For business purposes, I read a lot of blogs. Every Friday I put together a summary of what's happening in my company's industry and send it to my organization's leaders so that they can make business decisions based on what's happening not only in the board room, but in the real world as well. This is a fairly mundane task that all PR people learn to do straight away, but my executives find the content informative and helpful to their jobs, especially as they don't take the time to read the news themselves unless it's packaged up in such a manner. For professional reasons, I have over 70 blogs, websites, and news organizations pushing content to my Google Reader.
Personally, I use Google Reader to keep on top of what's happening with my favorite blogs across a variety of topics - home decor/remodeling, celebrity gossip, travel, real estate, food/cooking. In these categories I have well over 200 different feeds. Not every site pushes content everyday - heck some don't publish anything new for weeks at a time. It's manageable because I can keep everything categorized and I can skim post titles, deciding what to read and what not to read. And if I ever feel like anything is too overwhelming, the handy dandy "mark all as read" button is a wonder.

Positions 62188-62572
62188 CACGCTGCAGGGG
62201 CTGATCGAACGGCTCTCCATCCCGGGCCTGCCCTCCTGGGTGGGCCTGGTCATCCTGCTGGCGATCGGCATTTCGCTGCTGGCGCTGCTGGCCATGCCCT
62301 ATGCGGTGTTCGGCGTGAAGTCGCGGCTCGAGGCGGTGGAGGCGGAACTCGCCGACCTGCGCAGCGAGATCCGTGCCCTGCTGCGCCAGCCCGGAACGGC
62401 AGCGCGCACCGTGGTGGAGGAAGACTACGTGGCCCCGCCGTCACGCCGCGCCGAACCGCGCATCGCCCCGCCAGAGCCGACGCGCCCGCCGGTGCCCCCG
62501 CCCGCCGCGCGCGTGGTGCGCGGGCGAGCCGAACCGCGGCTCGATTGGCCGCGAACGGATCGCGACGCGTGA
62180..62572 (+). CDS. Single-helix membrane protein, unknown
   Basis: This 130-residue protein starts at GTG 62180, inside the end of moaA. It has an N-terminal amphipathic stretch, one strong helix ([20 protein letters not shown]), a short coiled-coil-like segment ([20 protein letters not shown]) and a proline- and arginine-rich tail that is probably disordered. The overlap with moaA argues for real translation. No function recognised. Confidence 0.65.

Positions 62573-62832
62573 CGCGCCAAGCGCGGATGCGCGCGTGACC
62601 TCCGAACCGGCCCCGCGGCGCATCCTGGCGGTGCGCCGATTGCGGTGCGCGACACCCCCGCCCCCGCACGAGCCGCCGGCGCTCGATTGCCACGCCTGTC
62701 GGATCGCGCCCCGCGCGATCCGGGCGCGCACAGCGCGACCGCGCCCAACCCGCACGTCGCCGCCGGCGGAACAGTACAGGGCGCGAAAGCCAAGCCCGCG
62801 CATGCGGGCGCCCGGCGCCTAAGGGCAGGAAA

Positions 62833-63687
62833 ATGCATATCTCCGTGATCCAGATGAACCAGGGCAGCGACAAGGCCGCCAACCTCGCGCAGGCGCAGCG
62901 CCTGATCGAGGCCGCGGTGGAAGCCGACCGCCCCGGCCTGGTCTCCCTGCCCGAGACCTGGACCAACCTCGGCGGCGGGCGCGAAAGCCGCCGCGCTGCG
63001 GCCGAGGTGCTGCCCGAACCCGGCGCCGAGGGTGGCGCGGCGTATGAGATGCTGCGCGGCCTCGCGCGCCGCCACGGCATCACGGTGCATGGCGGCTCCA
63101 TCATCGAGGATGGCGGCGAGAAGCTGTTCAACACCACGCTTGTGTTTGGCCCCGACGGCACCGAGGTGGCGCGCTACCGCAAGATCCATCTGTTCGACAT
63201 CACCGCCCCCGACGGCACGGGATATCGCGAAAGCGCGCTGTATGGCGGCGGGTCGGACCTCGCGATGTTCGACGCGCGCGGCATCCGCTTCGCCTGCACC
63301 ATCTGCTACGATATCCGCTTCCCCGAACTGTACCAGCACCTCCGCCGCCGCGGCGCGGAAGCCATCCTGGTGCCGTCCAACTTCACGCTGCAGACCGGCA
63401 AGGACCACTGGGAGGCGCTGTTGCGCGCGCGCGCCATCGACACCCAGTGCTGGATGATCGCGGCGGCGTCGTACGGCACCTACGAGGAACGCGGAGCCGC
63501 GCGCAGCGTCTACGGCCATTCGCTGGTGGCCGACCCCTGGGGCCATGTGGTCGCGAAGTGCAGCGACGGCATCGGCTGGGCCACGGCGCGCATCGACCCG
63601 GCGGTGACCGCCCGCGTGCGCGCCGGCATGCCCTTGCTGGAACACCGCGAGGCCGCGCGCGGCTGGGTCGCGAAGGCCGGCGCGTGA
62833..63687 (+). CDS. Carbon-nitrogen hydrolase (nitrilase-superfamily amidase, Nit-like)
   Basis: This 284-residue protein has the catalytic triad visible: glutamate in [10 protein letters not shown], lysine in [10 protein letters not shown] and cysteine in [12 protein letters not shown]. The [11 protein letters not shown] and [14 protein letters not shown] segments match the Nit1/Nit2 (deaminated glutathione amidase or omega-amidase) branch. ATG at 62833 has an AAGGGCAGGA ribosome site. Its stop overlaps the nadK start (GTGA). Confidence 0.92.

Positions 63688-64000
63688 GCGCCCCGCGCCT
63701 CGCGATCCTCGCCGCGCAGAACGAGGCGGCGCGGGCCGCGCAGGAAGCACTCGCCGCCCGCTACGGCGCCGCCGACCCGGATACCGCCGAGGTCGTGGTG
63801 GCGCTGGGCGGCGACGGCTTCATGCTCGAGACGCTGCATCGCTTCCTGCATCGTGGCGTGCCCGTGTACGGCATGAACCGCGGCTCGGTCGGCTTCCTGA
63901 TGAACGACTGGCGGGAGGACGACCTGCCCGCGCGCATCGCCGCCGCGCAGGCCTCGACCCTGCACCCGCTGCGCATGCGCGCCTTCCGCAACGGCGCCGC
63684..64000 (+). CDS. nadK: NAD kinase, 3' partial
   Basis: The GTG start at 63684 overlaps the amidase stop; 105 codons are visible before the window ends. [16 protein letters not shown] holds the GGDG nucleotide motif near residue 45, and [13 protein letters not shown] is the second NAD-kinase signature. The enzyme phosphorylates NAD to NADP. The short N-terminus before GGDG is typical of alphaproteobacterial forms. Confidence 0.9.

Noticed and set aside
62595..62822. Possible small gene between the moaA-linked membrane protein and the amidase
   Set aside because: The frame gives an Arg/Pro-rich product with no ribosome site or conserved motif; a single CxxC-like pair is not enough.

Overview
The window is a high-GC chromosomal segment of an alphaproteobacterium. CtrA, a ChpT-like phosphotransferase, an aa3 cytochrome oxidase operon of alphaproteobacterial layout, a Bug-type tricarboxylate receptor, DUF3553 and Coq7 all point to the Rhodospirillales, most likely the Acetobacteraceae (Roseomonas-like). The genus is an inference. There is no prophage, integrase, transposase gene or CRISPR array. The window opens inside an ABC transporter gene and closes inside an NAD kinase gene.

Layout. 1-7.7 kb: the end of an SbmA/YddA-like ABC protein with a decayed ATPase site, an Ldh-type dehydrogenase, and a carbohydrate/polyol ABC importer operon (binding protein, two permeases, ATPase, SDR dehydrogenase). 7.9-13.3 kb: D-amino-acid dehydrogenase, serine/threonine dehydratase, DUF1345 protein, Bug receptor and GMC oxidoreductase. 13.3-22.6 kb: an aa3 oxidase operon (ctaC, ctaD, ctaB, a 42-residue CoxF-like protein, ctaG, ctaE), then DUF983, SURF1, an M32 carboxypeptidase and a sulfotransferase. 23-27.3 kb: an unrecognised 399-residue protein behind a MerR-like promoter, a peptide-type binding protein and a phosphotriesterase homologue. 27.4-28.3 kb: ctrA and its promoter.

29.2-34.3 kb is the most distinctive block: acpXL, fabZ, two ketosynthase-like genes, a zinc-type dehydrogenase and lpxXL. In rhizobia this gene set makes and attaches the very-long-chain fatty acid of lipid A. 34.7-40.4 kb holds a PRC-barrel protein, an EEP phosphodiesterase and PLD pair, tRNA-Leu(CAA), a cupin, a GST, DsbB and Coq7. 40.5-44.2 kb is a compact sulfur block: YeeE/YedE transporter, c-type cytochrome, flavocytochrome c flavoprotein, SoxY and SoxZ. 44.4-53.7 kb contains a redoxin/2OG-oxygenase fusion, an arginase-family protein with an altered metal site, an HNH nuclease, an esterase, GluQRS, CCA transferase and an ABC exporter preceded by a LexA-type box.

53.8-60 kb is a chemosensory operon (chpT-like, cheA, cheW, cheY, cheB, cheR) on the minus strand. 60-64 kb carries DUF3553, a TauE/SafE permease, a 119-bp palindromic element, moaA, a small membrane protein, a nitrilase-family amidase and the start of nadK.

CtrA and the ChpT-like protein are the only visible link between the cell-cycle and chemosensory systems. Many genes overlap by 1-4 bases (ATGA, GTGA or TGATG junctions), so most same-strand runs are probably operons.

A couple of years ago, Google changed its Reader service to remove the social functions that had previously been embedded into the product. You could no longer comment on an article and share it with your friends. Some of my best online conversations have taken place on Google Reader: debates about politics, discussions about the next great things coming out of the culinary world, and many other topics. All that great functionality went away in October 2011 (presumably because Google couldn't figure out a way to monetize it), but from those social conversations I've become friends with many of my friends' friends, and those relationships have extended to Google+ and Twitter.
Now, though, as I'm sure you've heard by now, Google is killing Google Reader for good. According to sites like Mashable, and posts all over the Twitters, there are a couple of Reader alternatives, but so far nothing that perfectly replicates what Google Reader used to be. Right now, I'd gladly give up the social aspect, if I could just keep the damn aggregation aspect since I NEED IT. I really can't imagine having to visit 70 blogs a week for work. And my personal blog consumption would plummet if I didn't have the basic Reader functionality available to me.
I tried signing up for a service called The Old Reader, but its servers are being inundated and I got an error message. As a backup to that, I signed up for Feedly, and transferred over all of my Google information in one easy click. So far I've only used it briefly, and it's quite different than what I'm used to seeing, but I think I'll be able to keep on using it. So yeah, if you're looking for a Google Reader alternative, give Feedly a shot. I'm curious to hear what you think.